Dec. 22, 2012
By Jon Cooper
It’s proper etiquette for one to wait until AFTER Christmas to make returns.
Willie Clay decided he couldn’t wait and implemented his own special return policy on Christmas Day 1991 in the Aloha Bowl. Georgia Tech was glad he did.
The senior cornerback and return man extraordinaire fielded a punt inside his own 10 with fewer than two minutes remaining, and took it 63 yards up the left sideline, setting up the winning score and two-point conversion as the Yellow Jackets edged No. 17 Stanford, 18-17.
While returning punts for big yards was part of Clay’s game throughout his Tech career, doing so using a sideline return was a little out of character, as that specific return hadn’t been used since the season-opener against Penn State. Head coach Bobby Ross re-introduced it just for the bowl game.
“We’ve returned punts up the middle all year,” said Clay, who set a school-season record in ’91 with 48 punt returns (a mark that still stands although it was tied 10 years later by Kelley Rhino), and had 101 returns for his career (a school-record later broken by Rhino).
The return might not — and logically should not — have happened at all, as Clay caught the boot from Stanford’s Paul Stonehouse at his own six on the left side of the field. Letting it bounce into the end zone for a touchback would have been safer thinking but was never part of Clay’s.
“Fair catch my last punt return at Georgia Tech? No way,” he said. “I was catching that ball. I didn’t even know where I was on the field. I just caught the ball and ran straight up the sideline.”
Instead, he set a school-bowl-game record, as the 63-yard return which still stands and at which current punt-returning phenom Jamal Golden will take aim next Monday in the Hyundai Sun Bowl, fittingly against a Pac-12 opponent.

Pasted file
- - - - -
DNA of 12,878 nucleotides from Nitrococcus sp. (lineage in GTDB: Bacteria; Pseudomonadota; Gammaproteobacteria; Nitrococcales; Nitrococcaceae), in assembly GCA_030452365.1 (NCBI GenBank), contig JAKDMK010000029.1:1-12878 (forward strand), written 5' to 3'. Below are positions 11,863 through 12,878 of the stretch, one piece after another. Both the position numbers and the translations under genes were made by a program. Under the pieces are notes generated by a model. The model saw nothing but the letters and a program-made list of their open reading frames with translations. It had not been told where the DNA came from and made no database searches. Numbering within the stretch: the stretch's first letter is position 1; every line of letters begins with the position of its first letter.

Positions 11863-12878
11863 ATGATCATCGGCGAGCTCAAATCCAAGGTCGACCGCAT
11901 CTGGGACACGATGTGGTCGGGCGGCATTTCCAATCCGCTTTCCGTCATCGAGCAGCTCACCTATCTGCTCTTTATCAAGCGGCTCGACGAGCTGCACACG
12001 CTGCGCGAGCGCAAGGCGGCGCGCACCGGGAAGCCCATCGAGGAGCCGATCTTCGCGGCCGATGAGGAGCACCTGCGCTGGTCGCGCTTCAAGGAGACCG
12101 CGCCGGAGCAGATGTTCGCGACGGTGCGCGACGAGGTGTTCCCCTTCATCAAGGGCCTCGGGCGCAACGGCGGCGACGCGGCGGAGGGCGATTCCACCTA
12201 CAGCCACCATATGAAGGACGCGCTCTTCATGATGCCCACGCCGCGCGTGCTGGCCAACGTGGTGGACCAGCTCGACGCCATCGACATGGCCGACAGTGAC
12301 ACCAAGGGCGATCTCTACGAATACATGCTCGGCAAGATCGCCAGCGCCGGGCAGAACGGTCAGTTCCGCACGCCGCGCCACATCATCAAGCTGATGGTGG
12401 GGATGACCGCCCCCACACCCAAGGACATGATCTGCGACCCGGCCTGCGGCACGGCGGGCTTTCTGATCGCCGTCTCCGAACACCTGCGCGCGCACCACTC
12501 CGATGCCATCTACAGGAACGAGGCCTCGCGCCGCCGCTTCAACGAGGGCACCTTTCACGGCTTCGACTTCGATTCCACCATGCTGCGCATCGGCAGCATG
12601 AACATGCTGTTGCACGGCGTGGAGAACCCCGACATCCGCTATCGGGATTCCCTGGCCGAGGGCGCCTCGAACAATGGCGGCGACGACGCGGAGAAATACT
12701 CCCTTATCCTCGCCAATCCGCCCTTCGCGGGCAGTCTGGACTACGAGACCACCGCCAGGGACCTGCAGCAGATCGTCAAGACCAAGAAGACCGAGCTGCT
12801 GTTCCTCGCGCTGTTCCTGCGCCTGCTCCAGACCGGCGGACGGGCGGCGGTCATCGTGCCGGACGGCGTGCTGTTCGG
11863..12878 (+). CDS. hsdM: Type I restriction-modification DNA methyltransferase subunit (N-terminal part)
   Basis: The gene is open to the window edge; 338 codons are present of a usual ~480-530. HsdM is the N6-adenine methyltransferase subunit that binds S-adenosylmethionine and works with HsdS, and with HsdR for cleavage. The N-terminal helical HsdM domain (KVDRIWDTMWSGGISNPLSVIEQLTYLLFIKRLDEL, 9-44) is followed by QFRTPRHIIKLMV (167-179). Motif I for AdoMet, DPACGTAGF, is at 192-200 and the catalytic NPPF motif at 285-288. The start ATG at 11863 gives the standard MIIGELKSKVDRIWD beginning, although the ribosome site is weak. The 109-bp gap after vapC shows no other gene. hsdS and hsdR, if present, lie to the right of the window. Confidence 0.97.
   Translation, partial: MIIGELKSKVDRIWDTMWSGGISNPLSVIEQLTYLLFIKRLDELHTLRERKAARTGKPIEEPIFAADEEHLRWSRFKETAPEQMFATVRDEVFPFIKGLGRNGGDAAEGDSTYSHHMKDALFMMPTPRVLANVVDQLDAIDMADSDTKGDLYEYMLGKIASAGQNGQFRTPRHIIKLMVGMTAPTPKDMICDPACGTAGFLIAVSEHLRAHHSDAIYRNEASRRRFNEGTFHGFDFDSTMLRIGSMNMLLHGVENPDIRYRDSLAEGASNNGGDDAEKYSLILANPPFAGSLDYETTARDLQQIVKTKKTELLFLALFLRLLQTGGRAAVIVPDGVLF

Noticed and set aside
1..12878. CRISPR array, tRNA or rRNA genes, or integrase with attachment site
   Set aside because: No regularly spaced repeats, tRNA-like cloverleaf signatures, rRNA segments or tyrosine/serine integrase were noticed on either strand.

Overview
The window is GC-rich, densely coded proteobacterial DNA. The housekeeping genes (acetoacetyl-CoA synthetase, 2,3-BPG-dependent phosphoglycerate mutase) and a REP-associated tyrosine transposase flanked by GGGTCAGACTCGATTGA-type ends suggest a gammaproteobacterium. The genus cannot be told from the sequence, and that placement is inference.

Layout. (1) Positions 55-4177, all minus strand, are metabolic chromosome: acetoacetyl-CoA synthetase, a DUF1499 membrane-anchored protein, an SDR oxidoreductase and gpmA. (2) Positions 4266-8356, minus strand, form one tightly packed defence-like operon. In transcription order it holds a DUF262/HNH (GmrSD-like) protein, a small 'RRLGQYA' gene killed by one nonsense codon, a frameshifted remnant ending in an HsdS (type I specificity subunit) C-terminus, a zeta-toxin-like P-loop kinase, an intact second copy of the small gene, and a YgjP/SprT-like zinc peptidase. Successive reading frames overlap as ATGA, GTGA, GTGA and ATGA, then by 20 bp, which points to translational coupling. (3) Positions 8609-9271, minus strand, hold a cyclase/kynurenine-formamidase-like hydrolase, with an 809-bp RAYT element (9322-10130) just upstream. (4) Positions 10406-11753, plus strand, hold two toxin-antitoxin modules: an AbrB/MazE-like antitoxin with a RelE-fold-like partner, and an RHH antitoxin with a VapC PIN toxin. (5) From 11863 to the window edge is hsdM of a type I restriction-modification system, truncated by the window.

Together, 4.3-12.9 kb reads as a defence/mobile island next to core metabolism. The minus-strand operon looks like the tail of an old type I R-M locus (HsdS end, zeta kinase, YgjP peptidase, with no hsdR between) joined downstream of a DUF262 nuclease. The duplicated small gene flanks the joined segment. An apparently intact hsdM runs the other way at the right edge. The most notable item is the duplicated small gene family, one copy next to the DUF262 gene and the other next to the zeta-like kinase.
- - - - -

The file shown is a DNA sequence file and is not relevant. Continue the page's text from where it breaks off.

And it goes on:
The return put the ball at the Cardinal 31-yard. Seven plays later, quarterback Shawn Jones, took it in from the one on a quarterback draw with 14 seconds left to bring Tech to within 17-16.
Clay’s return might have been unconventional but it seemed downright normal compared to what came next.
Ross, who would be coaching his final game at Georgia Tech, chose to roll the dice and go for two. He put the ball, and the Jackets’ fate in the hands of Jones, whose first game of 1991 was the Citrus Bowl, the 1990 National Championship-clinching victory over Nebraska.
Jones took the snap and went down the line on the option, looking to turn the corner. But Stanford pursued well. So Jones pitched to Lincoln, who, seeing the corner clogged, broke back toward the middle and into the end zone for the score.
“The defender could either take the quarterback or the pitch. He took the quarterback and Shawn pitched the ball out,” Lincoln said. “There were two guys outside, and one was supposed to be picked up by the wide receiver. But somehow he didn’t, so I had to cut back real quick.”
In a game of momentum swings, the pendulum had swung Tech’s way last.
The Jackets had led 10-7 early, before Stanford scored 10 unanswered points in the second quarter, taking the lead late in the half on a two-yard scoring run by “Touchdown” Tommy Vardell.
The defenses controlled the second half, as the Jackets defense shut out the Cardinal. Offensively, Tech squandered a game-tying opportunity at the end of the third quarter, when Rodney Wilkerson fumbled at the one-yard line. That drive had been set up by a mishandled snap by Stonehouse, which was recovered at the Stanford 18 by the Jackets’ Mike Williams.
The victory made for a Merry Christmas and a nice finish for the Jackets, who found themselves at 3-4 midway through the season before finishing by winning four of its final five games.
For Clay, the return was redemption, as earlier in the game, he dropped what looked like a sure interception. Making one last big play also was fitting for the senior, who would be named Second-Team All-America after picking off nine passes, tying a school record set 22 years earlier by Jeff Ford. He’d finish his career with 16 INTs, still the school-record.